It's a whole new year, and the gardening season starts with seed catalogues. Canadians are fortunate to have over 150 Seedy Saturdays, and nearly 100 garden seed companies to choose from, but one of the most interesting ways to find new seeds is to discover what home-grown seed savers have to offer.
Our Member Seed Directory is Canada's largest seed exchange, where members offer over 2300 different kinds of seeds from their own gardens. Vegetables, flowers, herbs, grains, fruit, and some plants you've never heard of. If you're looking for diversity, this is where you will find it.
Read our article about our new, improved online seed directory, and get ready to grow something you won't find anywhere else. Seeds are available only to members, so if you haven't renewed your membership for 2017, do it now and get your password to activate the full directory.
Memberships normally expire each December 31. The box to the right shows your membership status. Also, the label on your member magazine has a date on it, showing when your membership expires.
Thanks to all of you for your membership support.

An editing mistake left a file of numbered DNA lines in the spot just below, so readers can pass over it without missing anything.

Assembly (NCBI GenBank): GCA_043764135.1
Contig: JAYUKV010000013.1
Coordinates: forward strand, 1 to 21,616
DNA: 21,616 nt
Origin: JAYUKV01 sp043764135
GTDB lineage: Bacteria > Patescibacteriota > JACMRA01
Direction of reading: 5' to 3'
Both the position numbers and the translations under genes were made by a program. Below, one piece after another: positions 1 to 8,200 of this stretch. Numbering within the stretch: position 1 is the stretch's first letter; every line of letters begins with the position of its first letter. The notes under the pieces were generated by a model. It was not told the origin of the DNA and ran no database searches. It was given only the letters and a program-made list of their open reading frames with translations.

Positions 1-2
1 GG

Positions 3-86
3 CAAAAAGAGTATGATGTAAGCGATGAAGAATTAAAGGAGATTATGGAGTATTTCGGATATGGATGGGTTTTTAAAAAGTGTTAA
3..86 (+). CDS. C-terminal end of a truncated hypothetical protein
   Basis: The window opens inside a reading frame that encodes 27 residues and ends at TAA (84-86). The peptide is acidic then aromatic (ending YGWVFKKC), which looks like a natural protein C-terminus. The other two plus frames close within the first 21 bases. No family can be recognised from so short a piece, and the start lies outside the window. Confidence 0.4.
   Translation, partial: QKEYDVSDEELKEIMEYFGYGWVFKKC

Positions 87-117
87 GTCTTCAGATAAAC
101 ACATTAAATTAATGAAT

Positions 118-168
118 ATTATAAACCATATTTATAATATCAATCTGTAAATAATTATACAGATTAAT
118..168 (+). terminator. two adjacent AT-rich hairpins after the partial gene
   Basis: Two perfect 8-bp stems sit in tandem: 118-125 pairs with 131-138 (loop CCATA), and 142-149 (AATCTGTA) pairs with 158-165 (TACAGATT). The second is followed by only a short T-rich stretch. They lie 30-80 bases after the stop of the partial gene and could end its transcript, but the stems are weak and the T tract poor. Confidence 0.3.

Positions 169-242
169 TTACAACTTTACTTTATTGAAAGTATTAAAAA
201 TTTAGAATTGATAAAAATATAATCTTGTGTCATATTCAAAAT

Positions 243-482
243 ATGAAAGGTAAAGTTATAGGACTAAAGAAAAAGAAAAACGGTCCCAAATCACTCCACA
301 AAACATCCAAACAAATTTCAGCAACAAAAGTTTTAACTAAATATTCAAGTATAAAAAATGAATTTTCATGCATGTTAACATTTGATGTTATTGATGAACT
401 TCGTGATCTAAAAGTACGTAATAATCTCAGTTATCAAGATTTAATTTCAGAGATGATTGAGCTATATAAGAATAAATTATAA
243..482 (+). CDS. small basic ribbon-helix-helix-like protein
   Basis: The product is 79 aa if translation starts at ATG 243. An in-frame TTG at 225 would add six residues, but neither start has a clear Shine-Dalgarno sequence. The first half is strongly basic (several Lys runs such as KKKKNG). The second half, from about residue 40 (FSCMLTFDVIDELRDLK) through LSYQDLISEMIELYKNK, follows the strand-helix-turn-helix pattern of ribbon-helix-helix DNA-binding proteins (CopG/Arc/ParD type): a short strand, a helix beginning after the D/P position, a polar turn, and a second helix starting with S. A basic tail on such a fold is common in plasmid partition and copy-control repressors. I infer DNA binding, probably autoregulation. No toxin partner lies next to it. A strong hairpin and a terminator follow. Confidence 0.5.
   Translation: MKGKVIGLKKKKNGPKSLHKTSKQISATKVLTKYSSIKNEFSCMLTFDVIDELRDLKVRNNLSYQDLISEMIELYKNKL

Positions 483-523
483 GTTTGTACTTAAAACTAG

Seeds of Diversity members are offering more than 2300 different kinds of seeds to other members.
Join Canada's largest member-to-member seed exchange and discover seed diversity in your own garden. All members are welcome to request seeds. If you are new to seed saving, go ahead and request some seeds that you would like to learn to save. Test your harvest for a year or two until you gain confidence that your saved seeds are good quality, then share them with other members.
Do you have experience saving vegetable seed? Are you interested in helping Seeds of Diversity renew and expand our Seed Library? We have an assortment of vegetable seeds in need of growing this season – tomatoes, peas, beans, lettuce and more!
Seeds of Diversity's Canadian Seed Library is a collection of seeds that backs up the work of our member seed savers and Canadian heritage seed companies. As a not-for-profit project, we store back-up samples of Canadian seed, prioritizing rare and locally-adapted varieties to be available for future gardeners and farmers.
It’s a happy new year, unbeknownst for hibernating pollinators in Ontario, with the release of the Pollinator Health Action Plan from the Ontario Ministry of Agriculture, Food and Rural Affairs (OMAFRA). Officially released December 15, 2016, OMAFRA has carefully developed this plan over the past two years, soliciting public input and holding several consultation meetings.
An annual membership to Seeds of Diversity includes our quarterly magazine and our annual seed directory.
Seedy Saturdays and
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